Canada switched to smaller dollars and stopped issuing $1 bills, which led to the adoption of the Loonie, a small Canadian dollar that has a bird on the reverse side. It is called the Loonie because the bird on the coin is a loon. Despite the devaluation of the dollar bill, it remains in circulation. The quarter dollar is useful for vending machines and emergencies, but it often takes more than four to buy items like newspapers and pop bottles, which were much cheaper several decades ago.

Also Read: Top 15 Most Valuable Quarters In Circulation

The 1979 Quarter Design:

The 1979 Washington Quarter front has a picture of George Washington, the first US President, and the word LIBERTY around his portrait. The year 1979 is written below his picture, and the motto IN GOD WE TRUST is on the left side.

The back of the coin has an eagle design in the Art Deco style. The eagle is perched on arrows pointing to the left, and its head faces the left. The words United States of America are written at the top, and two olive branches in the shape of a U surround the eagle’s base. The phrase E PLURIBUS UNUM is written below the eagle, and QUARTER DOLLAR is at the bottom.

Also Read: 10+ Rarest State Quarter Errors Lists (Worth Much Money!!!)

1979 Quarter Value Grading

A Washington Quarter from 1979 that is in Brilliant Uncirculated condition is available for purchase at $6.65. Mint State coins remain untouched during circulation, retaining their original surface. Mint State 1979 quarters exhibit flawless brilliance and no wear, with high-profile areas maintaining consistent texture and no color dulling or metal smoothing.

The Reverse Eagle has lost some fine features, with fading chest feathers and a smooth upper leg surface. However, the bird still has a rounded chest and plump legs, and its olive leaf wing tips are noticeable. To know the value of your 1979 Quarter, watch this video.

Lists of Error for 1979 Quarter Value

1. 1979 Quarter Double Rim and Broad Strike Error

1979 Quarter Double Rim and Broad Strike Error

Worth: $20 to $90

Usually, quarters are minted with reeds, the ridges around the coin’s edge. These ridges serve both as a decorative element and as a way to deter counterfeiting since it is harder to replicate a coin with a specific edge design.

However, some 1979 quarters were minted without reeds. This was likely an error in the production process, where the coin dies were not properly engraved with the ridges. As a result, these coins have a smooth edge instead of a ridged one.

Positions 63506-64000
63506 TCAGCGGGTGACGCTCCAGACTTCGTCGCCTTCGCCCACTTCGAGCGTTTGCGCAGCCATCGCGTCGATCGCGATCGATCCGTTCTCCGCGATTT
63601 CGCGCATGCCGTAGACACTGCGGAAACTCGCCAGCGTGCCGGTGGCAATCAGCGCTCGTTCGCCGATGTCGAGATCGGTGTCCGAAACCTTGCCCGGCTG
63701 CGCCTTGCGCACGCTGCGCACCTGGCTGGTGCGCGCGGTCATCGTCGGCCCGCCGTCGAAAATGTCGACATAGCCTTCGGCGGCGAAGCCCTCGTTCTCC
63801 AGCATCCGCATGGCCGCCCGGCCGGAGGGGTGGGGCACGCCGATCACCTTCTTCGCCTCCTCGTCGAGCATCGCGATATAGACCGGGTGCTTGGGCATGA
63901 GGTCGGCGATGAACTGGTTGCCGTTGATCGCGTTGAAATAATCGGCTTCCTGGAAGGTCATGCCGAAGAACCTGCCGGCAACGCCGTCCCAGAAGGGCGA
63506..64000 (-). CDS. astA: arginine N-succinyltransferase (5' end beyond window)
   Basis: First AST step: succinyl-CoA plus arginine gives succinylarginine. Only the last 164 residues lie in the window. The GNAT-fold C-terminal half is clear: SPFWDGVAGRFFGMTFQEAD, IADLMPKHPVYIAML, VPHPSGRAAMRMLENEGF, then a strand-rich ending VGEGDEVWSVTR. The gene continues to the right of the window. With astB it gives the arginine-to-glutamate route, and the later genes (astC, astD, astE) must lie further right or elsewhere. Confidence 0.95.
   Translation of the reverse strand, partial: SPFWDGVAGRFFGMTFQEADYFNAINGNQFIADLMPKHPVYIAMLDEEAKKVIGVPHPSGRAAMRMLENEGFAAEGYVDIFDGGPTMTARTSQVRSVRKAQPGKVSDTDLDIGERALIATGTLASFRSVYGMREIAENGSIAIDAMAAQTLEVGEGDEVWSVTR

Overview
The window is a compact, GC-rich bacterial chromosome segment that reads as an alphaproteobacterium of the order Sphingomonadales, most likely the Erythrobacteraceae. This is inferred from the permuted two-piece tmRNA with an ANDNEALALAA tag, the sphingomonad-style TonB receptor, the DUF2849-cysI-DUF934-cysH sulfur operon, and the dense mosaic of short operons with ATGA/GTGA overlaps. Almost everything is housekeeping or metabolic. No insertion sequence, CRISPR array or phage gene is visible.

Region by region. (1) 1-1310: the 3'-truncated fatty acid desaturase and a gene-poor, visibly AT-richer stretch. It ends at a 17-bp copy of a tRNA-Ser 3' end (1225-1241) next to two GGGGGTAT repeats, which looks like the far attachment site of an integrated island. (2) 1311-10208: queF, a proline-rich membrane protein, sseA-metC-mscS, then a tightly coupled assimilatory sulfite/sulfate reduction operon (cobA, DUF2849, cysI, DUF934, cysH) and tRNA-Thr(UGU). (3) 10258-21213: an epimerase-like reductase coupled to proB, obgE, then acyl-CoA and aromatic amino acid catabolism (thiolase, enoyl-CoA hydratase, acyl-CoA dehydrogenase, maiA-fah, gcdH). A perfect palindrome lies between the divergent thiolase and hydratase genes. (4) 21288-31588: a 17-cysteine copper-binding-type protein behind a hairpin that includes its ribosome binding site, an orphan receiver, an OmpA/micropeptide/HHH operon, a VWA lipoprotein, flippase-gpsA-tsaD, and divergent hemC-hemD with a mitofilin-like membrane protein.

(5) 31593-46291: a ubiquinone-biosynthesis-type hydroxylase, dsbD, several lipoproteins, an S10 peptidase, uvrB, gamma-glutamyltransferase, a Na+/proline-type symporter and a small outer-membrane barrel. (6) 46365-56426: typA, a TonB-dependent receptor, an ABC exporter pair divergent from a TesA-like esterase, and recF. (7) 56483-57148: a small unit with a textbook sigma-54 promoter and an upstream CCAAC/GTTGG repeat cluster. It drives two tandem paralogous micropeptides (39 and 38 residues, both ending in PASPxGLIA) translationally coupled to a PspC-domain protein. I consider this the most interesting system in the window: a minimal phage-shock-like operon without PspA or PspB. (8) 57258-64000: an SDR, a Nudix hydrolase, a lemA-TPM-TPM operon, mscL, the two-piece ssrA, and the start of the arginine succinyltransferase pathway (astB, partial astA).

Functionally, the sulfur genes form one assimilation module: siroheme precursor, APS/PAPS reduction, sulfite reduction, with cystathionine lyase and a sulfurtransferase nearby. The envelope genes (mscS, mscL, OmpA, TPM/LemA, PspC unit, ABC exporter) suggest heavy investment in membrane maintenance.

2. 1979 Quarter Triple D Error

Worth: approximately $175

In this particular case, the error is caused by a defect in the die, which is the metal stamp used to create the coin’s design. When the die is faulty, it can cause the D mint mark to be duplicated or tripled.

This error is relatively rare, and not all 1979 quarters will have it. However, find a quarter with multiple D’s. It could be worth more to collectors interested in unusual or rare coins.

3. 1979 Quarter Filled D Error

1979 Quarter Filled D Error

Worth: approximately $150

During the minting process, a defect in the die used to stamp the “D” mint mark may have caused it to fill in entirely or partially, resulting in a filled or partially filled “D” mint mark.

This type of error is unique because it indicates that there was a problem with the die used to mint the coin. The filled “D” mint mark is considered a valuable error coin among collectors, and its rarity and uniqueness make it more valuable than a regular quarter.

4. 1979 Quarter Filling on D Error

Worth: approximately $180

This error in the 1979 quarter is known as the “D over D” error. It occurs when a mint mark is punched twice, resulting in a smaller letter being stamped on top of a larger one. You will notice that the smaller “D” mint mark is positioned slightly to the right and slightly above the more prominent “D” mint mark. This error is relatively uncommon and can add value to the coin for collectors.

1979 Quarter Value FAQs

Q1: Is there anything special about the 1979 quarter?

A: The 1979 Washington quarters are special because they were the last coins in the series to only feature the D and S mint marks, with Philadelphia coins lacking mint marks. In 1980, the P mint mark was added to the series. Additionally, the reverse design of the 1979 quarter features the heraldic eagle, which was also present on coins from 1977.

Q2: Are older quarters worth more?

A: Prior to 1964, the United States produced dimes, quarters, and half dollars composed of 90% silver. Despite their wear and tear, these coins have a value that exceeds their face value. This applies to the 90% silver quarters created in 1960-1964.

Therefore, older quarters, particularly those minted between 1960-1964, are worth more than their face value due to their silver content and scarcity and potential value to collectors.

Q3: How can you tell the difference between 1979 quarters made of clad material and those made of silver?

A: You can check for specific characteristics to differentiate between a 1979 quarter of silver and one of clad material. Silver quarters are rare and valuable because they were mistakenly made of silver.

They weigh more than clad coins, tarnish over time, and produce a higher-pitched ringing sound when dropped. Therefore, if you have a 1979 quarter, it is worth checking if it is made of silver as they are very uncommon. You may also verify the presence of an orange or brown band that encircles the coin’s perimeter. This band indicates a copper core within the coin, which is fused with the outer layers of copper-nickel.


In summary, the 1979 quarter coin has an interesting history as it marks the transition from the Standing Liberty to the Washington Quarter design despite its high mintage and low intrinsic value. John Flanagan’s design won the submission for the coin. The 1979 Washington quarter marks the end of the sole use of D and S mint marks, with those produced in Philadelphia lacking them.

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1 thought on “1979 Quarter Value: are “D”, “S”, No mint mark worth money?”

  1. I have a 1979 quarter with no face on it , a raised dedit and copper coming through.
    is it worth some thing?????